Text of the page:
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relatives, and he assisted on both occasions. He was possessed of very fine feelings, and wept bitterly whilst reading. To him that part of the Psalm" Hear my prayer, O Lord, and with thine ears consider my calling : hold not thy peace at my tears"--was very appropriate. I would willingly have excused him the mournful task, but he modestly refused. A funeral, from its rarity, caused much attention in the village. The service was always attended with the greatest decorum. The frequency of the occurrence in many large towns has, undoubtedly, a strong tendency to blunt its influence, and to suppress those thoughts of our mortality, which it is so caleulated to draw forth.
Robert by his industry, assisted by his wife, acquired sufficient money to buy a comfortable cottage, some few years after their marriage. Order and cleanliness reigned within it. On a shelf lay some well-selected books. Some of these were highly valued, being the gift of preceding ministers, as marks of their remembrance. There were two rooms in front, one of which is the school. Around the door a thick and spread. ing shrub throws its luxuriant branches. A garden attached to the house supplied them with vegetables through the year. A pretty little spot was decorated with flowers almost of every description, the lily, the tulip, the carnation, with many others whose names I forget. Robert was passionately fond of these frail but beautiful productions of nature, and many came to beg seeds and roots of him. The cheerful appearance without was sweetly of a piece with the piety and peace within. As the family knelt, morning and evening, their praises ascended as holy incense to heaven in gratitude for the mercies they enjoyed. They were indeed blest, every thing prospered with them. How many complain of the hardness of the times, and of the difficulty of procuring a livelihood for themselves and families. Happy would it be for such murmurers, if they were to imitate Robert in industry and perseverance !
The clerk’s aunt, whom I have before mentioned, I frequently talked with, and every conversation increased my good opinion of her. She was one of the excellent of the earth." Her countenance would beam with pleasure when I spoke of her nephew, for she loved him as her own son. This woman was a real comfort to the village. Often in my visits to the sick have I seen her ministering to their wants. She was a nurse without fee or reward ; and, from her benevolent disposition, was peculiarly qualified for the office. Her manner of
speaking was very fervent and kind. When I bid her good morning, she would reply,—"I wish you a very good morn
Books and sermons were always gladly received. On the day of my departure from the curacy, she came to bid me farewell, and said, with a burst of tears, “Thank you, sir, for that book.” I am unconscious at this time to what tract she alluded, but to one, doubtless, from which she had derived comfort. When I had be reading to the sick in her presence, she would generally give an exhortation to the poor invalid, and tell him, “ How thankful he ought to be for hearing that good book.” She was a regular attendant at church ; for an important event it must have been indeed which would have kept her from the house of God. Long before prayers might you see her coming in her neat and clean attire.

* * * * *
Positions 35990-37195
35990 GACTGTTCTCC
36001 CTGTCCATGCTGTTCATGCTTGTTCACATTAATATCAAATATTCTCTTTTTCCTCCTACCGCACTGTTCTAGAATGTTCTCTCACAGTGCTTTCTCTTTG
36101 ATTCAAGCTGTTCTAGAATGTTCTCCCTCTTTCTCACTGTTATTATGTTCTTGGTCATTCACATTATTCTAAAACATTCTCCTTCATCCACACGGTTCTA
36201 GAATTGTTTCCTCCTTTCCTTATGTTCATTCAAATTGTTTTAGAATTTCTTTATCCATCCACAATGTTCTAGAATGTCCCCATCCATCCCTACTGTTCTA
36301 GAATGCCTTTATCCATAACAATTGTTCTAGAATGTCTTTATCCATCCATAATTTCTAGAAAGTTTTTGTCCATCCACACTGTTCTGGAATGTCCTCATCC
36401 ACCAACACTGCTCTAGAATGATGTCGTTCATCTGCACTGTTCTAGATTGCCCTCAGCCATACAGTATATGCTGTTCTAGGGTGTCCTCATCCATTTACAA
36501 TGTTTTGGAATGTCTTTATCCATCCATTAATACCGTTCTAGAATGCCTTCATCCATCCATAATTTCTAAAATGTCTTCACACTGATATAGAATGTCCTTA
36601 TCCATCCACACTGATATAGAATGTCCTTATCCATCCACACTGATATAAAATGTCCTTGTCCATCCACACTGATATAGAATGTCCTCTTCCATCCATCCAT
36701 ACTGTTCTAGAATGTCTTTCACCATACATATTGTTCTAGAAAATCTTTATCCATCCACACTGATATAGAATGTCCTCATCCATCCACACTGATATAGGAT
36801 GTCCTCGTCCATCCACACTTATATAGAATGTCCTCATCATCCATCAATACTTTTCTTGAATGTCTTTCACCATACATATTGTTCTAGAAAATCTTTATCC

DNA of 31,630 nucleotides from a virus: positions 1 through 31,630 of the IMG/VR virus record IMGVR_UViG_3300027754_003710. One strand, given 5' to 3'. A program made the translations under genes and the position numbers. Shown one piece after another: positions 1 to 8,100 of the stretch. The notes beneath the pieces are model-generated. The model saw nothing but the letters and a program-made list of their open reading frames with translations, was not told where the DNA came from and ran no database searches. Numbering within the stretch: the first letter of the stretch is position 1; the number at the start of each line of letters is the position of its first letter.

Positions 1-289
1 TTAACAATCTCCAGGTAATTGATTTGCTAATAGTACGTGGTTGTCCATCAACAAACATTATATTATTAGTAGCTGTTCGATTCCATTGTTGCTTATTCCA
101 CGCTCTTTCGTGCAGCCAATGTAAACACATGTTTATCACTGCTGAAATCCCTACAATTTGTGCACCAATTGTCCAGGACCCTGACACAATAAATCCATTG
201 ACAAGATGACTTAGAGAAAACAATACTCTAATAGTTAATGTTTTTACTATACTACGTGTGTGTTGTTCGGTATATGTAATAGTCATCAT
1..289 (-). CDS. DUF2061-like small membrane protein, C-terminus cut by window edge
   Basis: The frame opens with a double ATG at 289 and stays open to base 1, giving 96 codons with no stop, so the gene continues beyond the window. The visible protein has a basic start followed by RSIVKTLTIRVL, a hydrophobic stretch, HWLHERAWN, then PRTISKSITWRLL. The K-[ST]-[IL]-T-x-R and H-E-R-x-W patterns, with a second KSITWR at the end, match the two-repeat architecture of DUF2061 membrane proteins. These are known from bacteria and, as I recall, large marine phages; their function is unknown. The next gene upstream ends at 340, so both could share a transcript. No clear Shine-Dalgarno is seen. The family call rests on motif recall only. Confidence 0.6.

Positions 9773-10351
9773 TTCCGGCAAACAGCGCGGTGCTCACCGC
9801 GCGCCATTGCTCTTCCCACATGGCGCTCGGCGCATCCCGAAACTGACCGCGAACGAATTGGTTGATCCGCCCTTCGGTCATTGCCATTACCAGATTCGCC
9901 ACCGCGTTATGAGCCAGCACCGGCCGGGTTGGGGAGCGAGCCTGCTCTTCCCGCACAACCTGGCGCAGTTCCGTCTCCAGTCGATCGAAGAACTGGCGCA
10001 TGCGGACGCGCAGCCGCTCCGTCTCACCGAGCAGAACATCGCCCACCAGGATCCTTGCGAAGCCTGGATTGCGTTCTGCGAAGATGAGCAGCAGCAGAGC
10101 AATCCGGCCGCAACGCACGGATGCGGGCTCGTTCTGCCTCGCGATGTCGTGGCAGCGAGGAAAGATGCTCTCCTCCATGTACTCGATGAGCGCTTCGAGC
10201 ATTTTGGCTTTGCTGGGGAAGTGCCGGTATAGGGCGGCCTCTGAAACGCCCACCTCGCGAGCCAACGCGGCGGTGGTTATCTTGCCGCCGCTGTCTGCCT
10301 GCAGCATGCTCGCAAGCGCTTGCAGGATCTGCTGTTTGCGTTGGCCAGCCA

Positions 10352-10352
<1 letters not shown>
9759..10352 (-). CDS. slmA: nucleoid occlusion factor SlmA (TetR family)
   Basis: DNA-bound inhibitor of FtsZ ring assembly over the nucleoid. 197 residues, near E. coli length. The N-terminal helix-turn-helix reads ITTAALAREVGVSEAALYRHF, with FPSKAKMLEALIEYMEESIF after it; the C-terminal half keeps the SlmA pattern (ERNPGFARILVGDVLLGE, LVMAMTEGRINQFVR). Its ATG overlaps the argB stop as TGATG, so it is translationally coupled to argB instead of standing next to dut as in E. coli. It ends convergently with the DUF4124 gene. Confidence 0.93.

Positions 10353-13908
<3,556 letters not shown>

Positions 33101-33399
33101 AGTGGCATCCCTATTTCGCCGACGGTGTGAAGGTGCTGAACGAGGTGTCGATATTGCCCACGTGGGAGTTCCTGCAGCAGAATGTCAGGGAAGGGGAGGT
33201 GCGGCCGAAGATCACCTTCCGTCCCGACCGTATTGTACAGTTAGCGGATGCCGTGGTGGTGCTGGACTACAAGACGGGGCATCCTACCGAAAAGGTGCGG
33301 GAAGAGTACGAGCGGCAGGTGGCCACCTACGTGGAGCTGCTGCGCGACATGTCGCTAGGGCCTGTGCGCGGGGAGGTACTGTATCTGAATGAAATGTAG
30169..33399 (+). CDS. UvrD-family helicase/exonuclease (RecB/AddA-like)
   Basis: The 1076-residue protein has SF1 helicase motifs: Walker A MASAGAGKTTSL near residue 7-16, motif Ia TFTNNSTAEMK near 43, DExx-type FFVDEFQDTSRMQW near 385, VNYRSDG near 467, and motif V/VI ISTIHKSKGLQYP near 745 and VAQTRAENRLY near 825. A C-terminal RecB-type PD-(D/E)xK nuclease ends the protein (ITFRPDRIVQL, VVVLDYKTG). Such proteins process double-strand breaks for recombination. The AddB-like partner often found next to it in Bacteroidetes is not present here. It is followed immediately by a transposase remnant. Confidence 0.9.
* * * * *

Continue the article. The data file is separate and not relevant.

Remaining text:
A little before service, Robert would look with evident anxiety for my little flock, and if few came he would prolong the ringing for some time. When the congregation was good, he would always mention it with great satisfaction. As clerk, he read with a solemnity most congenial to the place and the occasion. He felt deeply what was said. In those parts where the name of our Saviour is noticed, he was very emphatic. Happy man! what to many in his situation is a task, to him was the greatest pleasure. To the sermon he paid marked and profound attention, taking down, as I went on, those sentences which struck him most forcibly to meditate upon at home.
Sunday was to him the happiest of all days, for it afforded him abundant time to read the Bible. The design of this holy day, which is to worship God and to edify our souls, was duly acted upon. Thus he enjoyed a foretaste of that everlasting sabbath which remaineth for the children of God.
My predecessor in the ministry of S. had established a Sunday-school, which has been of great advantage to the poor. The fruits of Sunday instruction were very apparent; the scholars were often the means of teaching their parents, and bringing them to church. Most of the respectable farmers, and others, gave their gratuitous assistance. Amongst the number was the clerk; but in consequence of his easy temper the lads were generally turbulent under his care. They presumed upon his good-nature.
Sometime after I left the parish, Robert was delivered from this world after a few week's illness, and received into glory. He died in peace and hope. May we die the death of the righteous, and may our last end be like his ! (Num. xxjü. 10.)
How truly and how affectingly do we behold set forth in this verse, in the most pathetic manner, the warm feelings of a tender-hearted friend, kindled by the prevailing love of Christ, abundantly shed abroad in his heart.